• RW2013 says:

      Many German-speakers still do not “get” the genius of Britten.

      • Sue Sonata Form says:

        I certainly don’t. I can’t help thinking of all the boys!! Yet he’s survived the cultural purges and we have to ask why the hypocrisy.

    • JamesM says:

      Well, and I am really sorry to even think this let alone say it but I rather think the opera itself has a lot to do with it. I know that in this country BB walks on water and is considered a genius beyond compare and ‘PG’ one of the greatest operas of 20th century rep. But….,um…sorry…. our ex-European opera going partners by and large just don’t think the same. Especially if they have to go though everything Tamino says above.

      • James Weiss says:

        They would be wrong. Either they are ignorant or narrow-minded. Peter Grimes is one of greatest masterpieces in the operatic canon. Period.

      • Elsa says:

        Sorry James,
        I have already known some of BB’s work and like it. Because of ‘his’ Peter Grimes I worked through Jon Vickers’ Peter Grimes and I like it very much. I am looking forward to the live radio transmission this Saturday coming at 6pm GMT( from Vienna State opera. I would have travelled to Vienna from the British Isles if we lived in sane times. I hope the cast will manage to keep their spirits up and I wish them ‘Good Luck’ despite the various cold viruses invariably annoying us in winter!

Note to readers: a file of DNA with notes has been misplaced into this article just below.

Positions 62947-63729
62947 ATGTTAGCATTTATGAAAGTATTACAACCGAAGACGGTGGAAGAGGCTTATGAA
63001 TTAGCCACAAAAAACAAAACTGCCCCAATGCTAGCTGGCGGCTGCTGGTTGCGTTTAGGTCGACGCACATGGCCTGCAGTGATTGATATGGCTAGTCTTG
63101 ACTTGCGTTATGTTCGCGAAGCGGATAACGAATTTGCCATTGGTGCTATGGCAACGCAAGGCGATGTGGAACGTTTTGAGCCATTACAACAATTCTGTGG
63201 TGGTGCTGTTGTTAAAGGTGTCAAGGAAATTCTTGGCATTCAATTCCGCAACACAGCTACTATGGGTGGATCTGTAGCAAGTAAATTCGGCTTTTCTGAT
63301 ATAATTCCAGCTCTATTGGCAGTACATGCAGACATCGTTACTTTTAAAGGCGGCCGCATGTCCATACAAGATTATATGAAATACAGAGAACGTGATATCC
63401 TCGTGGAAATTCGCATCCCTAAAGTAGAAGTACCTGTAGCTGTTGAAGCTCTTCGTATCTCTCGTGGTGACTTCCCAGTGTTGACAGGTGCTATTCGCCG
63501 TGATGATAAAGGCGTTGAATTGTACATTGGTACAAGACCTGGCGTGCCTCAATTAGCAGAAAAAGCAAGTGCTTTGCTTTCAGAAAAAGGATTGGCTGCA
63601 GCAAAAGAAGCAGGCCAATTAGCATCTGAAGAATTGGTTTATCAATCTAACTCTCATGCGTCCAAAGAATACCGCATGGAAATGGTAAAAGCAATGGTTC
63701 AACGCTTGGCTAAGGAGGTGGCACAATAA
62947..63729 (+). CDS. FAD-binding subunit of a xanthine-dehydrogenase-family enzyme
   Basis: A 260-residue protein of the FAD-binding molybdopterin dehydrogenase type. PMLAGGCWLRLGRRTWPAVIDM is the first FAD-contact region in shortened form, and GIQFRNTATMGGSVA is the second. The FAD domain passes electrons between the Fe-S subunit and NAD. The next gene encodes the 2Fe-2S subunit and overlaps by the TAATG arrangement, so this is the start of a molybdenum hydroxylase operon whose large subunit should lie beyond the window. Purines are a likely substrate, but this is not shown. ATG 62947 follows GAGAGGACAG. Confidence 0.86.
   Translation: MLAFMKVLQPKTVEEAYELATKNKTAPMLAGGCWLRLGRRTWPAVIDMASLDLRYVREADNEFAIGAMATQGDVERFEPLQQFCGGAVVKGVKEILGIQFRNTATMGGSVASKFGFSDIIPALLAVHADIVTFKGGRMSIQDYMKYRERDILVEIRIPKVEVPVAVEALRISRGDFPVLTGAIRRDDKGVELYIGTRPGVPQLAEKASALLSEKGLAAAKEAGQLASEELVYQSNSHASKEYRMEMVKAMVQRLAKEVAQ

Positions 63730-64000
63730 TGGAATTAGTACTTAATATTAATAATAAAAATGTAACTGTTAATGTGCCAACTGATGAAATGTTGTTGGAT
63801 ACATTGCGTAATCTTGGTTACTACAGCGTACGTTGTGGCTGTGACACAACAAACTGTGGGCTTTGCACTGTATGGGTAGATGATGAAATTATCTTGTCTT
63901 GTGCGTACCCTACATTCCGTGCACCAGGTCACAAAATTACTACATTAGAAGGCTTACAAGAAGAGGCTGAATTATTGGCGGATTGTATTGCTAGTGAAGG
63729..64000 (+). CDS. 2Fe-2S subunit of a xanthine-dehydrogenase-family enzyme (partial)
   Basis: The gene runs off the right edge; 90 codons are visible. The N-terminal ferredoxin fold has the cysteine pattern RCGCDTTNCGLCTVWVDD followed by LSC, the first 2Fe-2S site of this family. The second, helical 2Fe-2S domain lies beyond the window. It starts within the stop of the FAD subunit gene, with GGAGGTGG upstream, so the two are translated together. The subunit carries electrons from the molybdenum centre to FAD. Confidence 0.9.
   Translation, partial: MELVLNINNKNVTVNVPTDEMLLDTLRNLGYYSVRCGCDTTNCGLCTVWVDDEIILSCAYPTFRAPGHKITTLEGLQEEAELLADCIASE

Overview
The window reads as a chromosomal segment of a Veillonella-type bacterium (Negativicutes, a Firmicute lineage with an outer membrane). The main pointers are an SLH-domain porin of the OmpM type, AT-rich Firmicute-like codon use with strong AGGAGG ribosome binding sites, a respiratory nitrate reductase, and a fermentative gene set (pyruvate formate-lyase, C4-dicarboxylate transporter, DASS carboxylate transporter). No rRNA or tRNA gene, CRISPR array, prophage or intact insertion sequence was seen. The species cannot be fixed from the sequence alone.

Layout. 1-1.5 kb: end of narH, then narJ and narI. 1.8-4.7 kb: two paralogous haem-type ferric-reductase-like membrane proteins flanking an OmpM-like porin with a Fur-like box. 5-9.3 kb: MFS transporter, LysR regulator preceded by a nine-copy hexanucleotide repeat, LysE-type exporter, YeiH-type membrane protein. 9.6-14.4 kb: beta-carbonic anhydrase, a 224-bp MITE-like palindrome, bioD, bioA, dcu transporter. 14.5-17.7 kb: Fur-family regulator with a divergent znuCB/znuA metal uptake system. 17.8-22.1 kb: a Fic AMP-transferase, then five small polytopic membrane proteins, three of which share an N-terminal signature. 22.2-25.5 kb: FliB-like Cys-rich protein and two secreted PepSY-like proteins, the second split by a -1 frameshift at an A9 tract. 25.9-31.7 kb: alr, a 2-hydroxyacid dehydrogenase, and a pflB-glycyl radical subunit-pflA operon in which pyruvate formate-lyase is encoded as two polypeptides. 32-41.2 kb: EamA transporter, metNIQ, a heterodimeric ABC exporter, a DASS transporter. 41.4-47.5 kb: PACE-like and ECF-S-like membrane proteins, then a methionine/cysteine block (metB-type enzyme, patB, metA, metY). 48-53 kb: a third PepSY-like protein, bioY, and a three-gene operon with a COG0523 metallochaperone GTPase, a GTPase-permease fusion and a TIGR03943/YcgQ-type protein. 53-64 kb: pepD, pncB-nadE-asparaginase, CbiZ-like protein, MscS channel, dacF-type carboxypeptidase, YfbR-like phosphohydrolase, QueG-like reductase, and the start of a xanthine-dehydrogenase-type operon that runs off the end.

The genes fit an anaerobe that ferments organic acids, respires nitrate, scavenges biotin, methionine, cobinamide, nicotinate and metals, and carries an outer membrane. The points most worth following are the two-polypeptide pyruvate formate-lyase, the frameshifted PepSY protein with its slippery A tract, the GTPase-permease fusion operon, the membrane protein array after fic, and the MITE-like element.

PS: Perhaps most opera buffs are quite happy with our Continental operas. Perhaps Jonas Kaufmann will help to widen the Continental horizon a bit?

      • David G says:

        You’re quite right. I have joined an upcoming tour to see opera in Milan, Verona, and Venice. “Grimes” is the Venice performance. I saw it years ago in New York with Vickers. I retired to the family circle for a nap. Grimes is one of the last operas I would’ve chosen to see with the Italian public. Yeah, I know it’s a masterpiece, blah blah blah. Many operagoers are not smitten with Britten.

      • IC225 says:

        You do have to ask why a city that claims to pride itself on its musical sophistication is quite so parochial.

    • Don Ciccio says: